Many security teams are plagued by the eternal question of whether to “ build” or “ buy” technical solutions for the complex challenges they face. At BuzzFeed, our security infrastructure team experienced this tension when our newly developed microservice ecosystem began to outgrow our existing auth patterns, which relied on Bitly’s tried and tested oauth2_proxy . This solution was reliable, but it lacked a centralized way for our users to sign on, which presented a handful of challenges for our growing platform. So we did what any good engineers would do: We looked for other existing, tested solutions in open source. However, while we heard from our peers that this was a common problem, we never found something that met our specifications. Thus, we created sso , a centralized authentication proxy of our own. It provided us with what we saw as a novel solution to a common industry problem, so we made a commitment to open source it ― to provide that tried and tested solution we too had been searching for in thepast .Our problem: microservice auth
When BuzzFeed launched over 10 years ago, we started, as many companies do, with a glorious single application. Over time, when both the engineering team and its monolith application had doubled in size, we came to a familiar realization for companies of our size: We lacked the sophistication of infrastructure and tooling to support the organizational model of our teams and systems. Thus, rig wasborn .
Rig is our opinionated Platform as a Service (PaaS), which enables high-velocity development and productionizing of services. The transformation was wonderful ― we went from struggling to deploy several times a week to deploying 150 times a day! However, as anyone who has made the move to microservices can attest, there were pain points in migrating to a much more distributed set of services. In this article, we’ll explore one pain point in particular: authenticating and authorizing access to internalservices .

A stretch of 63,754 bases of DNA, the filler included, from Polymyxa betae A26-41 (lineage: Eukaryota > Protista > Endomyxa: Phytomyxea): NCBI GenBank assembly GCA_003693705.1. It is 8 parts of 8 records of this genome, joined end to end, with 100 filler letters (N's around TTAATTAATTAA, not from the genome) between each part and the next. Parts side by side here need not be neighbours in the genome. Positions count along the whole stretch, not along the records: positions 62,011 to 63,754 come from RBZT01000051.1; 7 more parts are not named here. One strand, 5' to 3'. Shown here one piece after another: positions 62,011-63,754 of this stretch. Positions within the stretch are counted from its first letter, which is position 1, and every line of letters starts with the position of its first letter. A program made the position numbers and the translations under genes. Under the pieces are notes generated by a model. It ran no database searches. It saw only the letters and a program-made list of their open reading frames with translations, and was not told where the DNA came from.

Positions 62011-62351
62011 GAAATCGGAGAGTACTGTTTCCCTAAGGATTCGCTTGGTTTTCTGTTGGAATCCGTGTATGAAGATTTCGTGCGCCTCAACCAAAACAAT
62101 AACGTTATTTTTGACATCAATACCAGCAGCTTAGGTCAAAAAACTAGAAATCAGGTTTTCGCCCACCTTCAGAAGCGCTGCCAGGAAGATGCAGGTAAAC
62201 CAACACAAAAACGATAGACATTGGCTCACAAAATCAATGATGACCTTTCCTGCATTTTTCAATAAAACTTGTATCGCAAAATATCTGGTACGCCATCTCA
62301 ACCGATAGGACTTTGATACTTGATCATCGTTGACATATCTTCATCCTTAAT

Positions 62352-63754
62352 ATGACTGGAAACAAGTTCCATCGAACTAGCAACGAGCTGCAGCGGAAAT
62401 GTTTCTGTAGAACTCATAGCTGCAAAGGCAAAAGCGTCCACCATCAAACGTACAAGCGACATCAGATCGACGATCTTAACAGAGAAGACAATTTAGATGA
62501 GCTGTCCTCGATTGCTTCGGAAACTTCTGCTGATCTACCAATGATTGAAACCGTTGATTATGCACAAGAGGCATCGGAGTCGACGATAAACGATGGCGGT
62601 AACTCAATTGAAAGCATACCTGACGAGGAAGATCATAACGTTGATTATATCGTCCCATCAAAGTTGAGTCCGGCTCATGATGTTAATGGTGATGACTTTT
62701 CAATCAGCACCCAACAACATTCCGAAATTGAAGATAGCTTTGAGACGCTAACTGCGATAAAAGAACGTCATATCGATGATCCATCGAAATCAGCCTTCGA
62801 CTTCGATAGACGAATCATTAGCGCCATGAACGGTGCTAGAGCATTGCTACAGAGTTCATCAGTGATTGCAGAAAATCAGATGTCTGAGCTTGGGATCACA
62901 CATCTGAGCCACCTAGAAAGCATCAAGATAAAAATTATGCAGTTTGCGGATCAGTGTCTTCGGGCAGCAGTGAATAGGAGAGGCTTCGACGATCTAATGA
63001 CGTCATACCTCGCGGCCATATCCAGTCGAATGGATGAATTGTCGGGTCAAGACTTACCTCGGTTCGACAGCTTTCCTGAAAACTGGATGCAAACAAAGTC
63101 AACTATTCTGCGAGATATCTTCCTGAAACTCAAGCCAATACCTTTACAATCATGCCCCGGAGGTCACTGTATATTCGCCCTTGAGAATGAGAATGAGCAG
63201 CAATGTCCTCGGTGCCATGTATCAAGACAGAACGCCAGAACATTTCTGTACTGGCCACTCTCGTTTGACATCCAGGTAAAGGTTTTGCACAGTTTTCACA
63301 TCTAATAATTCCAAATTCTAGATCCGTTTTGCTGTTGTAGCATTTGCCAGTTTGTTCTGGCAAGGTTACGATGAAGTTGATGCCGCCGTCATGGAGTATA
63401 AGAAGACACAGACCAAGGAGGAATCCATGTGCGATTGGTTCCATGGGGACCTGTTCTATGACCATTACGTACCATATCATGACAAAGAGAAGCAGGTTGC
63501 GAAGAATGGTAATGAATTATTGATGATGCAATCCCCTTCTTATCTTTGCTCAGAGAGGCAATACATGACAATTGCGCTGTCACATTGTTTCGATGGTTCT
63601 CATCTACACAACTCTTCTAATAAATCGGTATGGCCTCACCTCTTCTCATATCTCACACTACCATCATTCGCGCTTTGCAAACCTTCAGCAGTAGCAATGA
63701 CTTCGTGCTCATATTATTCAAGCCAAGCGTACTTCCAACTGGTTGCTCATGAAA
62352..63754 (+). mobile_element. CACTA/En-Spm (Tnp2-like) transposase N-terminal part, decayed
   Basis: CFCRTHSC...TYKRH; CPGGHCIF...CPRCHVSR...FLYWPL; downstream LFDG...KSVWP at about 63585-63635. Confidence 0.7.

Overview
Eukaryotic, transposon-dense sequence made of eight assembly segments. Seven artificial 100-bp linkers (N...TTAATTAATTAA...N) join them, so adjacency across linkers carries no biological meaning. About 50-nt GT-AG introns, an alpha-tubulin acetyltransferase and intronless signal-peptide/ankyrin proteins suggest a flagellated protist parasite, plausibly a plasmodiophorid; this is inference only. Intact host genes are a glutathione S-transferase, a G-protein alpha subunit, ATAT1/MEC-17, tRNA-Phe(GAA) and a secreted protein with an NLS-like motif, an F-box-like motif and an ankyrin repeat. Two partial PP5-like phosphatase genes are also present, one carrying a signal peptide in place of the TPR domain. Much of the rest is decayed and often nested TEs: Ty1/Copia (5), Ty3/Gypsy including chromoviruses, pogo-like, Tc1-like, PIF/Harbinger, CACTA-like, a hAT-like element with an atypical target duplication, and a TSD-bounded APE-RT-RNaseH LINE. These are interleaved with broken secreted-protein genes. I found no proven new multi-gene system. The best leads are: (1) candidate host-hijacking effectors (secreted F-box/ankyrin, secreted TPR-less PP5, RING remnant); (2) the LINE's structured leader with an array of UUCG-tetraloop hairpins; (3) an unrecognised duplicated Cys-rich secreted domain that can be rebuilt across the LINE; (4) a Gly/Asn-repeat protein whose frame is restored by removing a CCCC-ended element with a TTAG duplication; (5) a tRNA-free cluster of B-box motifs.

Today, BuzzFeed’s software ecosystem is comprised of hundreds of microservices that interact with each other in various ways. A large subset of these services is comprised of tools that support our content creation and business teams, which means we need to have a secure way for users to access these internal services. Early in the development process, when we were building out proofs of concept, we were inspired by Google’s BeyondCorp methodology , which addresses the challenge of allowing users to access internal services over untrusted networks without a traditional VPN. This approach requires these services to have a user interface open to the internet, and those interfaces need to both authorize and authenticate those users. Rather than pushing this responsibility onto each service, we opted to protect each of them with an instance of oauth2_proxy , which is a reverse proxy that uses third-party OAu th2 providers (Google, GitHub, and others) to authenticate and authorize requests. Using an auth proxy is generally an effective pattern for microservices because it allows developers to focus on their services’ primary functionality instead of re-implementing authentication every time a new service is developed. This proved to be the case for us, and we rapidly grew the number of deployed internalapplications .While our platform made it easy to create new services, correctly configuring the accompanying auth proxy was overly difficult and confusing fordevelopers.